Festivals & Events
Dancing With Devils
Drums pound while hundreds of dancers clad in red devil costumes and diabolical masks writhe through the streets. This is the festival of the Diablos Danzantes (Dancing Devils), a wild spectacle that takes place in Venezuela one day before Corpus Christi (the 60th day after Easter, a Thursday in May or June) and on the holy day itself.
Why devils on such a holy day in such a Catholic country? It is said that the festival demonstrates the struggle between good and evil. In the end, the costumed devils always submit to the church and demonstrate the eventual triumph of good.
The festival is a blend of Spanish and African traditions. The origins lie in Spain, where devils’ images and masks were part of Corpus Christi feasts in medieval Andalucía. When the event was carried over to colonial Venezuela, it resonated with African slaves who had their own tradition of masked festivals. They also added African music and dance to the celebration. The celebrations in San Francisco de Yare and Chuao are best known throughout the country, as are their masks.
There is no direct transportation from Caracas to San Francisco de Yare, and the easiest way to get there is to organize a transfer with a travel agency.
Independent travelers who have never taken an organized tour in their lives will often find themselves signing up with a group in Venezuela. As vast areas of the country are virtually inaccessible by public transportation (eg the Orinoco Delta or Amazon Basin) or because a solitary visit to scattered sights in a large territory (eg the Gran Sabana) may be inconvenient, time-consuming and expensive, tours are a standard option in Venezuelan travel.
Although under some circumstances it makes sense to prebook tours (eg when stringing together various tours in a short period of time), it is most cost-effective to arrange a tour from the regional center closest to the area you are going to visit.
Even if you don't want to join a group tour, having a travel agency assist you with bookings is normally essential. Companies can arrange transfers, book domestic flights (normally very hard from outside the country), arrange for safe currency exchange and hook you up with other travelers to share long-distance taxis or excursions.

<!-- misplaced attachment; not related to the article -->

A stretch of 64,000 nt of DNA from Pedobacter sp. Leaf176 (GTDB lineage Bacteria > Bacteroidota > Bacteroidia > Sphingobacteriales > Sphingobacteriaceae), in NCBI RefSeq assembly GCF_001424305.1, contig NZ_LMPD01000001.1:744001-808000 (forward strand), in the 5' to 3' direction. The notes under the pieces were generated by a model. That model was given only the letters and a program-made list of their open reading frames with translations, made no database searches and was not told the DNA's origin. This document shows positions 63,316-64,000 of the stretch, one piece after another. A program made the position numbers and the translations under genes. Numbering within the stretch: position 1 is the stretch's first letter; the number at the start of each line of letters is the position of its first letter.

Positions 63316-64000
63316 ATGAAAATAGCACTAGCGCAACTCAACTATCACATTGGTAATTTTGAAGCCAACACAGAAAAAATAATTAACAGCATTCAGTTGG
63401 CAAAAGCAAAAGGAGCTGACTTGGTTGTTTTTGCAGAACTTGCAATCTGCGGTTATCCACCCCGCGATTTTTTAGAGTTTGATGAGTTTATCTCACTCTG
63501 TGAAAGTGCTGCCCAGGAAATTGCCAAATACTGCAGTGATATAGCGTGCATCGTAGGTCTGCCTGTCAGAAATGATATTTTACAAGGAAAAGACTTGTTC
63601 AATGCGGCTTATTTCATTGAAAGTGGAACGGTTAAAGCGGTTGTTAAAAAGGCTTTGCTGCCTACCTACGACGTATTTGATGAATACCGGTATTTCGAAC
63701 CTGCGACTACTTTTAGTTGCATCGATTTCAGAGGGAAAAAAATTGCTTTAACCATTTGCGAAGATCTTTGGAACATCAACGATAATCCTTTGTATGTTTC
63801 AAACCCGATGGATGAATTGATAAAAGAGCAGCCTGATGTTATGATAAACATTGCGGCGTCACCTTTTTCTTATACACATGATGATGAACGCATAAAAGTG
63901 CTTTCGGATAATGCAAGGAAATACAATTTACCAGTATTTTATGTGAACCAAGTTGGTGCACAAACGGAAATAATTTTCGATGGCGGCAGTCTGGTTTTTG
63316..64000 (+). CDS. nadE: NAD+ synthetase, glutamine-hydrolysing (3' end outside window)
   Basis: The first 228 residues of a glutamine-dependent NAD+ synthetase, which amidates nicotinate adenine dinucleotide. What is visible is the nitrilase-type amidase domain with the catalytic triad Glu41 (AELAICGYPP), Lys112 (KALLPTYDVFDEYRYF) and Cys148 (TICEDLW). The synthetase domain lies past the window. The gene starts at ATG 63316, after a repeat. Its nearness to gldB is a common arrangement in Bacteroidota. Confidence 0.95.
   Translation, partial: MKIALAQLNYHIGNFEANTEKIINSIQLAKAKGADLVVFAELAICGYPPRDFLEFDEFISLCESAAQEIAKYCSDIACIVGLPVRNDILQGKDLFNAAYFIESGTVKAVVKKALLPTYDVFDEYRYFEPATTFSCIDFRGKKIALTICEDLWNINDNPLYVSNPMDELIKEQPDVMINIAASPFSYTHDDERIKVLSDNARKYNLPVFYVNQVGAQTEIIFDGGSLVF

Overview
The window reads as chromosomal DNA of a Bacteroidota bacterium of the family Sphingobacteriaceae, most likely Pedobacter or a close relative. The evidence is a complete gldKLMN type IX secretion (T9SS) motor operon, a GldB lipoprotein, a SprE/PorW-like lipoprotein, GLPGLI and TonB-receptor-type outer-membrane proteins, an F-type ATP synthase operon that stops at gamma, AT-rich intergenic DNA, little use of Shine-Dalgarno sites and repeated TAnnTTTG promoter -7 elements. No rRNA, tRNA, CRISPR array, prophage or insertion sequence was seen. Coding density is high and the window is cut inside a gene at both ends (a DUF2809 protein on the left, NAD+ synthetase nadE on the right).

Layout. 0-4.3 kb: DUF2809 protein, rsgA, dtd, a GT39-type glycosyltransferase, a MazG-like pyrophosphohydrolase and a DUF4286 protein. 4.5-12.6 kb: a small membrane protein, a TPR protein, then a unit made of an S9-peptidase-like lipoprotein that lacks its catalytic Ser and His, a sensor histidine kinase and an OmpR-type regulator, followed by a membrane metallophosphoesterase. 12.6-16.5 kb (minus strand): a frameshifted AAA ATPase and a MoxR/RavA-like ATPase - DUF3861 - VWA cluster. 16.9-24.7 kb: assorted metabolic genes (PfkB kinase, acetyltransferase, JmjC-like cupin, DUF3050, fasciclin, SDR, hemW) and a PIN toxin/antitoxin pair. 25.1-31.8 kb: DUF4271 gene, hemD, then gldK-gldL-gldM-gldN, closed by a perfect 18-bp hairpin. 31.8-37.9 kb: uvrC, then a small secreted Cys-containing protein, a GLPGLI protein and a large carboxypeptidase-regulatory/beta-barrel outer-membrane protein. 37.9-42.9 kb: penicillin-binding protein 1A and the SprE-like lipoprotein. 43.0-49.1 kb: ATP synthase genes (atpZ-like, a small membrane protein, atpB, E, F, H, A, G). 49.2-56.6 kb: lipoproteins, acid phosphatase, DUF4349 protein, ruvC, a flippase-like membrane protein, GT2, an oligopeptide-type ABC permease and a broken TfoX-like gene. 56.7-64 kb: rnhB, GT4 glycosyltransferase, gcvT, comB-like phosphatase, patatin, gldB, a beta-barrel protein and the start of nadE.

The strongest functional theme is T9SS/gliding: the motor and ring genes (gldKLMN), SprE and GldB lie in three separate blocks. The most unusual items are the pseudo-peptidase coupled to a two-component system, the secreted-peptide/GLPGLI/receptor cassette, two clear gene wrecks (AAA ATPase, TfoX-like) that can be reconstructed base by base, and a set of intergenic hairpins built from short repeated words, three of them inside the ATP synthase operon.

Given that anyone with dollars to exchange on the black market suddenly finds themselves extremely wealthy indeed, most hotels in Venezuela are now within the budget of backpackers. This may change, of course, but at the time of writing it was possible to get a room for under US$10 almost everywhere.
Even Caracas, which is famously backpacker unfriendly, can be done comfortably for under US$15 per night. Demand from the local tourism market however, is high, particularly in high season (July and August) and on major holidays (Christmas, Carnaval and Semana Santa), when beach towns will rarely have vacancies. Campgrounds are rare, and though you can rough it in the countryside, do be extremely cautious and don’t leave your tent unattended. Be aware that during the day urban budget hotels often double as hourly rate love motels, which are a common – though not necessarily sleazy – option in this privacy-starved country. However, even the cheapest places still provide towels and soap.
The most popular accommodations choice is the posada, a small, family-run guesthouse. They usually have more character than hotels and offer more personalized attention. Most are budget places but there are some midrange ones and a few top-end posadas as well.
Another countryside lodging is the campamento (literally ‘camp’), which exists even in very remote areas. Not to be confused with campgrounds, this can be anything from a rustic shelter with a few hammocks to a posh country lodge with a swimming pool and its own airstrip. More commonly, it will be a collection of cabanas (cabins) plus a restaurant. Campamentos provide accommodations, food and usually tours, sometimes selling these services as all-inclusive packages.
As in most developing countries, prices are not set in stone and can change due to the day of the week or the mood of the person at the front desk. Many posadas, especially those run by expatriates, will discreetly accept cash or online money transfers in dollars or euros.
While many accommodations list email addresses or websites, the reality is that management may not respond to queries or reservation requests in a timely manner (if at all). If possible, calling is always a better bet.
The following price ranges refer to a double room with bathroom in high season.
$ less than US$10
$$$ more than US$20
Eating & Drinking
Essential Food & Drink
- Arepa A grilled corn pancake stuffed with cheese, beef or other fillings. Ubiquitous fast food, often eaten for breakfast.
- Pabellón criollo The Venezuelan national dish of shredded beef, black beans, rice and plantains.
- Polar beer If there was a national beverage, it would be these icy minibottles of brew.
- Coffee Aromatic espresso shots of homegrown liquid heaven, served in little plastic cups at the panadería (bakery).
- Chocolate Not widely exported, Venezuelan chocolate is some of the best in the world.
The following price ranges refer to a standard main course.
$ less than US$3
$$$ more than US$6